For some years now, we’ve heard a lot about reverse mortgages and how they can help retirees offset shortages in their retirement plans. They were generally touted as the cure-all, but these days, it appears they’re anything but the cure-all they were advertised as.
There are numerous reasons people choose this approach. Many had been forced into an early retirement during the recession and were not yet prepared for it, others had astronomical prescription drug costs that traditional insurance and different government programs didn’t pay for in their entirety, and still others saw it as a way to access much needed funds with the certainty that their insurance policies would pay off after their death and their heirs could either let the house go and keep the insurance money or use the insurance payouts to pay off the house. Sounds like a win-win, right? Not exactly.
Unfortunately, too many heirs and surviving spouses of reverse mortgage borrowers are realizing that their deceased loved one’s decision are putting their own finances in jeopardy and now, there are accusations that lenders aren’t being upfront with the potential problems in these complicated loans.
What Are Reverse Mortgages?
If you’re age 62 or older, a reverse mortgage allows you to take a cash out on your equity with no worries on repaying the loan until the time of your death, or in those rarer instances when you move. The problem is seniors take out these loans and make no mention to their family members – usually because they don’t want them to worry – but then they also don’t make provisions in their estate plan in how it should be repaid. The default rates, as you might expect, are climbing fast. This is happening for a number of reasons. First, many adult children are learning about these loans only after the death of a loved one. Worse, some aren’t finding out about the loans until its nearing foreclosure status.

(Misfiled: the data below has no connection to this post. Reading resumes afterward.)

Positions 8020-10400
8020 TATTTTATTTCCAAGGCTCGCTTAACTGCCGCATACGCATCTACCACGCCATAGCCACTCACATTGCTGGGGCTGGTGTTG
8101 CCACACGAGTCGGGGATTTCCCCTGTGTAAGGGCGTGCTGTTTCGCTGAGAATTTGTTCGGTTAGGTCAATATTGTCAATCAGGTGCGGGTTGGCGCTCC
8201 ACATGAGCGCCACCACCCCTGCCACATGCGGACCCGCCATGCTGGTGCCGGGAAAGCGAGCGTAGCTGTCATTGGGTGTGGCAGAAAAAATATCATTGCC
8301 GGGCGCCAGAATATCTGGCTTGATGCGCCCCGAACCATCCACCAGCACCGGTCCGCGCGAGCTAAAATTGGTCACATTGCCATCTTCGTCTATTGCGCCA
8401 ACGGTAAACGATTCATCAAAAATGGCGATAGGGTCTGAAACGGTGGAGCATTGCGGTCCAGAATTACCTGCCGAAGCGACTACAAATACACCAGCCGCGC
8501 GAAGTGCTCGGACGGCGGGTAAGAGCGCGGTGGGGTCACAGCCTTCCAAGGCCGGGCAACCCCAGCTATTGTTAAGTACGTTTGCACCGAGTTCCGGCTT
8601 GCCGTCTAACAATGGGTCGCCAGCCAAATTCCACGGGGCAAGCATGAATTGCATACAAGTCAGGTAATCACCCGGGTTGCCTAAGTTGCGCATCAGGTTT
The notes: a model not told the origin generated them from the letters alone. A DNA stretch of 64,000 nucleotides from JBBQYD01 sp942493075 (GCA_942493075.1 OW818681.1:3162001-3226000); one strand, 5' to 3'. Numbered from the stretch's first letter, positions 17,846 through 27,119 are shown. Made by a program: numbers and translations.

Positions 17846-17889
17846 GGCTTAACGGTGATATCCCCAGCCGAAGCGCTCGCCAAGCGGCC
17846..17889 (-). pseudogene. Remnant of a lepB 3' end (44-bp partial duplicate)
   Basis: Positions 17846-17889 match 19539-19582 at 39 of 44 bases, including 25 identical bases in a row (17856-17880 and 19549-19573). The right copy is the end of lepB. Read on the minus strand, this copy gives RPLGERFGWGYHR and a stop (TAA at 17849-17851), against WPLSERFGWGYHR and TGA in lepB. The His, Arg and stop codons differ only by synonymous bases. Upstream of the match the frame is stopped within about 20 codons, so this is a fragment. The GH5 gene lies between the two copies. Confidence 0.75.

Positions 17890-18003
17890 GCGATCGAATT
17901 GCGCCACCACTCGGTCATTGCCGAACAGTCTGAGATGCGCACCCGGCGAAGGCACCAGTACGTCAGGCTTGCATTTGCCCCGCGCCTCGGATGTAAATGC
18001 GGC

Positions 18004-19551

These loans usually aren’t consumer friendly so there are the chances that the loans are far higher than the value of the home, which presents its own problems. There is a small saving grace: the Department of Housing and Urban Development has regulations that address reverse mortgages. They require banks and other lenders offer survivors the option to settle the loan for 95% of the home’s current fair market value. The lenders must also provide a thirty day notice to the survivors from when the loan becomes due. Further, if the family wishes to save the property, they’re extended up to six months so that proper financing can be secured. Again, though, it’s not uncommon for these loans to be “upside down”, meaning the balance on the house is higher than its value.
Last year, the Consumer Financial Protection Bureau announced it would be issuing stricter guidelines and oversight to the collective reserve mortgage industry. Lawsuits have already been filed and ideally, CFPB will be able to put those new rules in place, better protect seniors and the elderly while also providing guidelines that will help keep heirs and family members in the loop.
One lawsuit, filed on the west coast by the California Advocates for Nursing Home Reform, has already provided a number of reform considerations, including one that would make it mandatory for surviving spouses and any adult children to be made aware of the reverse mortgage before it’s finalized.
Retirement Planning in Essex Junction Advice and Guidance
If you’re considering a reverse mortgage or if your retired parents has mentioned it, we strongly encourage you meet with your Essex Junction estate planning lawyer before you sign on the dotted line. Our goal isn’t to dissuade you from a decision you’ve made, but we can arm you with the whole story so that you and your family can make better informed decisions regarding retirement planning in Essex Junction. Not only that, but there may be other options you may not have considered. We’ll review your estate plan, explore any of those options and at least provide you the “total picture” so that you know what to expect.
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